16 charters at risk for Jamaica as Thomas Cook falls
Thomas Cook, which declared bankruptcy on Monday, was expected to fly 16 charters to Jamaica between now and March 2020, leaving the Ministry of Tourism scrambling to ensure that those vacations aren’t cancelled.
“Tourism is a very resilient business, and we in Jamaica are very proactive. While we didn’t anticipate this, we are nimble enough to put in place the things that will prevent us from having a very negative position as a result,” said Minister of Tourism Edmund Bartlett.
Those charters represent 7,300 visitors to Jamaica and a potential loss of US$10 million in tourism spend, said Bartlett. To cauterise it, Jamaica is looking to airlines such as British Airways and Virgin Atlantic to pick up the slack.
Six of the 16 rotations, where passengers are flown in on a special charter and vacationers are picked up for the return journey, are due between now and the end of October. The tourism minister says that he is aiming to retain at least a half of the number to be affected.
“The fallout that we expect will be minimal in terms of the six rotations that are immediate. The way we look at it is that they will be rebooking with some of the other carriers like Virgin Atlantic, British Airways, and so on. That would minimise that fallout, so instead of the 1,800, we could recoup about 900,” Bartlett said.
Thomas Cook’s bankruptcy has become a key issue to be discussed during a previously planned sales junket, the Jamaica Travel Mart in the United Kingdom (UK), scheduled for September 26-28, he said.
The UK currently accounts for about 8.5 per cent of total visitor expenditure, says senior strategist in the Ministry of Tourism Delano Seiveright.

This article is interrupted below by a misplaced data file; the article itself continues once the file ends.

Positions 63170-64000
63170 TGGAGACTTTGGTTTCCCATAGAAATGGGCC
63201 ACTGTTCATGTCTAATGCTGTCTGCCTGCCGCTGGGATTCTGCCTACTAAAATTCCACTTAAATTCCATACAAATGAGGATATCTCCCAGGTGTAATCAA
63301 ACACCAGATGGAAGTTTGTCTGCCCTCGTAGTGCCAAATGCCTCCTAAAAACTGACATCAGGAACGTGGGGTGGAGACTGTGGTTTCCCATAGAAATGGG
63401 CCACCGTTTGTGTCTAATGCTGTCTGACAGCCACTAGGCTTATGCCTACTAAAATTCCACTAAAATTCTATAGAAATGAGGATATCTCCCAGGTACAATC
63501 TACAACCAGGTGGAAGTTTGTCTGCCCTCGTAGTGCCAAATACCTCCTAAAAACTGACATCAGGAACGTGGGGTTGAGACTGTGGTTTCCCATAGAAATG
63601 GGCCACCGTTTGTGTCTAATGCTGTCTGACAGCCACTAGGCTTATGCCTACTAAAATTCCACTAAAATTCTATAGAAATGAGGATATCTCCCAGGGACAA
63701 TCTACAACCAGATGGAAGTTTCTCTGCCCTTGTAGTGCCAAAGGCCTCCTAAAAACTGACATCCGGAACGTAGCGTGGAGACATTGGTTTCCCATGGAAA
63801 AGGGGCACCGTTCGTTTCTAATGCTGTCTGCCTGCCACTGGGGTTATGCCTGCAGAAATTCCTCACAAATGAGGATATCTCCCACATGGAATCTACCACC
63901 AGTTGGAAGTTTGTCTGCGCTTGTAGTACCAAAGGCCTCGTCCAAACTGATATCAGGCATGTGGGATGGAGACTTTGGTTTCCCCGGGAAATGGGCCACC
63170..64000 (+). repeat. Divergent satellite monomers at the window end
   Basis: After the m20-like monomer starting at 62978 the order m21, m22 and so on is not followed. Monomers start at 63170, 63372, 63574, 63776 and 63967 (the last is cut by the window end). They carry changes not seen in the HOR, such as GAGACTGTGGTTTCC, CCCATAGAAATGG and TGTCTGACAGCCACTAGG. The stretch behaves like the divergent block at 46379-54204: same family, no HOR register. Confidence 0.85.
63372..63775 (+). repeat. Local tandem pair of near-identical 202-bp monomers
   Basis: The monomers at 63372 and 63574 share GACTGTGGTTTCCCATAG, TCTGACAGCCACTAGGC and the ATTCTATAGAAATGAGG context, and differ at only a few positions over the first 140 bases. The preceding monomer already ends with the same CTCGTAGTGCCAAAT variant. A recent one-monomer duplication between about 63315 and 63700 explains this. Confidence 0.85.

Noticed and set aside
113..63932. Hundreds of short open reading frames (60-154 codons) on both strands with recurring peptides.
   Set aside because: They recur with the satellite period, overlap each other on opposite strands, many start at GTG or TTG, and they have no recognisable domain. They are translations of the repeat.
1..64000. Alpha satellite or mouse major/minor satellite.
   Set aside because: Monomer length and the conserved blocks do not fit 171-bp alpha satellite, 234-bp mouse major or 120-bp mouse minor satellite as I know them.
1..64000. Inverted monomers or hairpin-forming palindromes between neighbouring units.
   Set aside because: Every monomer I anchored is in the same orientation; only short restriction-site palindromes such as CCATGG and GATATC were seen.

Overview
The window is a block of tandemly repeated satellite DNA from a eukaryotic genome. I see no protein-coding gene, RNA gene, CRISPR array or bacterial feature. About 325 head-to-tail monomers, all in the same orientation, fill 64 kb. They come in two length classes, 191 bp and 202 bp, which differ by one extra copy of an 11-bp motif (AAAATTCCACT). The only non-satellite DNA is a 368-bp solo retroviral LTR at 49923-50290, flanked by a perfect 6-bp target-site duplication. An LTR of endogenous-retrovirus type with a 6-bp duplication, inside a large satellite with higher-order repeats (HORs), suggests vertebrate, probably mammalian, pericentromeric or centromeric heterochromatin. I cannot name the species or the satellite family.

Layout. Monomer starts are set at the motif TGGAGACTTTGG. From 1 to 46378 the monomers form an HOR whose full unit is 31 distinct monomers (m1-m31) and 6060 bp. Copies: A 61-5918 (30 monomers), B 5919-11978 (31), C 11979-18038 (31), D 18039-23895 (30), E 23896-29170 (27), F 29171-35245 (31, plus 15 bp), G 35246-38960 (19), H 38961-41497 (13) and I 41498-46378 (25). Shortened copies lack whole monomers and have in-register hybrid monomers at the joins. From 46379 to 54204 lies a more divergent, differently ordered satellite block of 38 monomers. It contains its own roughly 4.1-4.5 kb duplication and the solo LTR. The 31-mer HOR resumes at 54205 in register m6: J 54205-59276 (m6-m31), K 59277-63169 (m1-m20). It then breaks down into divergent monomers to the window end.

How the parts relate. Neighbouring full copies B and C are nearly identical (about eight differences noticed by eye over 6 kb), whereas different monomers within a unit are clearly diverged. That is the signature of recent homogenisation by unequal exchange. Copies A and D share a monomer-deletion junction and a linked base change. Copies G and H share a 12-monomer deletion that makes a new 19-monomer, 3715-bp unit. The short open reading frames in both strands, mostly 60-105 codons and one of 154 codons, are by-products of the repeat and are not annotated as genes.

In 2018, the European market, inclusive of the United Kingdom, accounted for 13 per cent of total tourist stopovers to Jamaica. The UK alone was 8.7 per cent.
For the January to July 2019 period, UK and Europe stopovers totalled 190,075 tourists, two per cent, or 3,874, of who came through Thomas Cook, said Seiveright.
The UK alone accounted for 131,178 tourists, whose spend was estimated at US$189.16 million, or 8.5 per cent of the industry total of US$2.23 billion. On average, UK tourists spent US$103 per night on vacations that typically ran for two weeks, he said.
Over the next two weeks, just over 600 Thomas Cook passengers in Jamaica will be repatriated – 300 are to be flown out immediately and another 300 in two weeks when they are scheduled to complete their vacations. Payment for airfare and hotel stays will be secured by an Air Travel Organisers Licensing, or ATOL fund.
ATOL is a UK Civil Aviation Authority insurance scheme that covers passengers in the event that an airline or tour company cannot fulfil its obligations.
Worldwide, the UK expects to repatriate 150,000 vacationers at a cost of £100 million.
Asked for his take on the demise of Thomas Cook, Bartlett said that it should serve as a wake-up call for Jamaican tourism interests to keep pace with technology.
“I don’t know all the circumstances, but I know enough to appreciate that the tourist industry has grown exponentially over the years, and so has the technology, which has played an increasingly significant role not only in the emerging business model but the experiences that visitors are now consuming, so if you don’t change with the times, you will be left behind,” Bartlett said on Monday.
The near 180-year-old tour company had about 550 stores employing 21,000. In recent times, its business had been affected by industry disruptors such as Expedia and Travelocity, in addition to technology that allows individuals to make their own travel bookings.